This article is from
Creation 27(1):22–23, December 2004

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Editor’s note: As Creation magazine has been continuously published since 1978, we are publishing some of the articles from the archives for historical interest, such as this. For teaching and sharing purposes, readers are advised to supplement these historic articles with more up-to-date ones suggested in the Related Articles below.

Taming your caveman children?

A new ‘pop guru’ of childrearing turns evolution into profit.


Evolutionary psychology (see box below) has been the rage for some time now. Want a handy explanation for why people cheat on their spouses? Why, it’s programmed into our genes by millions of years of evolution.1 Almost every aspect of behaviour has been analyzed in evolutionary terms.

The latest outbreak of this fad involves rearing children. So-called ‘pediatrician to the stars’ Dr Harvey Karp is telling parents of unruly children he has ‘the answer’. Realize that your toddler is really going through primitive stages of her evolution, and you can then ‘talk her language’!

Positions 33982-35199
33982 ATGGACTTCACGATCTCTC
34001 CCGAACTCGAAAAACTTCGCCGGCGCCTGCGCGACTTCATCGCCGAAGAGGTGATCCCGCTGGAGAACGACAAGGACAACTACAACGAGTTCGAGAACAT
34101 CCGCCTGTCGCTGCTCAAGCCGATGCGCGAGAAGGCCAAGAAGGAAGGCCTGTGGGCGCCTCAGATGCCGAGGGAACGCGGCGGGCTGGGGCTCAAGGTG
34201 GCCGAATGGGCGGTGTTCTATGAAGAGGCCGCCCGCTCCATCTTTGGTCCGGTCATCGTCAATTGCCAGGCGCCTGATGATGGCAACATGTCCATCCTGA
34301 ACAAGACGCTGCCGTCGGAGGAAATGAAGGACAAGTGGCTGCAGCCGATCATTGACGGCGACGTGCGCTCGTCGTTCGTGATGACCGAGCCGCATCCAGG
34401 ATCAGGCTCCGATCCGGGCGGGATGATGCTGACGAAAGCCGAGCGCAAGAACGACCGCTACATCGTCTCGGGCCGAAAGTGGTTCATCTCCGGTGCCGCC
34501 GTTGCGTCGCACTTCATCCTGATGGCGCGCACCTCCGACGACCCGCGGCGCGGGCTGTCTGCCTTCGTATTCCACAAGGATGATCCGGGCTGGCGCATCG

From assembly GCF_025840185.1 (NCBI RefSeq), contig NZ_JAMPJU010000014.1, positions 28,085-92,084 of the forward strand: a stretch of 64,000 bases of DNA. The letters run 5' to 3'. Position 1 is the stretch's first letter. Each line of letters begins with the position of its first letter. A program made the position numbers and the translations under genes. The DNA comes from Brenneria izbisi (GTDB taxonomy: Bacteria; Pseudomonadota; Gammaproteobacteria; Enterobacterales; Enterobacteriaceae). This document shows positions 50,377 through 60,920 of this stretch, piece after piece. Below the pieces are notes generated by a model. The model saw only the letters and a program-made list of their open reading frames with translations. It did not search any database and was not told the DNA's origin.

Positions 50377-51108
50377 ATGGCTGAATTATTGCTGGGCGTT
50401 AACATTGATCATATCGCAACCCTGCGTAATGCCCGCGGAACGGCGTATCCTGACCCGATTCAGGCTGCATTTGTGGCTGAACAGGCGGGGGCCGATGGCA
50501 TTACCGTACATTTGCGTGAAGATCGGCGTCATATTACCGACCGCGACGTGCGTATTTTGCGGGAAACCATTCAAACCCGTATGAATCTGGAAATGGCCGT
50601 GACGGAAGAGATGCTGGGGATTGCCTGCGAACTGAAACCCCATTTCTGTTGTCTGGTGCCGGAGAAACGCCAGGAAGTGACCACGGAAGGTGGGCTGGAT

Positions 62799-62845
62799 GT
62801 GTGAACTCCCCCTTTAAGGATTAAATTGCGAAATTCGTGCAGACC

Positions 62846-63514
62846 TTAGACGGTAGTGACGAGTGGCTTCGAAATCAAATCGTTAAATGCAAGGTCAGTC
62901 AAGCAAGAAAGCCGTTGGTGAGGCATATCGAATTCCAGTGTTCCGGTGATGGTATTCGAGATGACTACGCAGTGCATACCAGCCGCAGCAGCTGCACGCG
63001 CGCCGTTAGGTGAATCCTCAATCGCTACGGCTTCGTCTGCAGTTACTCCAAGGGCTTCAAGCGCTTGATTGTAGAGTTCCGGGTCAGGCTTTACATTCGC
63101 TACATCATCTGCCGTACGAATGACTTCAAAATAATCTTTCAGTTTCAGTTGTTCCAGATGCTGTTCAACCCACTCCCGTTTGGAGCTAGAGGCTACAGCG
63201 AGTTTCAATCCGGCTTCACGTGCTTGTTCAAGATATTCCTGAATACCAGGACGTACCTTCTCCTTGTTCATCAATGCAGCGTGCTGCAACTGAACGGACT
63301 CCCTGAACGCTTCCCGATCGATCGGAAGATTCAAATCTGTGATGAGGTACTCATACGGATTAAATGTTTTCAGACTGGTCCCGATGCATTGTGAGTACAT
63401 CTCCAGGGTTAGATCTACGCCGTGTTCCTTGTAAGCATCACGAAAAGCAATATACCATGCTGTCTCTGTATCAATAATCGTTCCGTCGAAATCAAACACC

Enthusiastic converts to this new way of raising children include well-known personalities Madonna, Michelle Pfeiffer and Pierce Brosnan.

Karp’s bestseller The Happiest Toddler on the Block makes it clear that he is really giving the old notion of embryonic recapitulation a new face. This idea, bolstered in the public mind by fraudulent embryo diagrams,2 taught that the baby in the womb goes through the stages of fish, then amphibian, to reptile, etc. It is now regarded as utterly discredited. But Karp has recycled it by adapting it to early infancy. He says, ‘Think of your child as a chimpanzee from the age of 12 to 18 months’.3 Then, says Karp, he goes through a Neandertal stage—he’s from ‘two million years ago’. From 24 to 36 months, your child is a ‘more socially advanced cave-kid’. And the three-year-old filling her bag with toys—she is now a ‘villager-gatherer’ from around ‘50,000 years ago’.

By becoming enlightened with these new insights about your toddlers, says Karp, you can now ‘speak their language’. Get down and grunt in ‘caveman’ and, say many delighted celebrity parents, ‘it works’ in calming them down—even if you have to get on your hands and knees in a crowded supermarket. (Which may explain some of the apparent ‘successes’—junior’s curiosity at this strange new behaviour might easily distract a tantrum.)

Karp says to use short phrases, be repetitive, and get close to the level of energy the child displays. Sleep problems, toilet training problems, even separation anxiety and nail-biting—all, he would say in his apparently soothing hypnotic voice, are ‘classic Neandertal self-expression’. However, even if evolution were true, and even if Neandertals were our evolutionary ancestors (which even many evolutionists dispute), how would anyone know how Neandertals expressed themselves?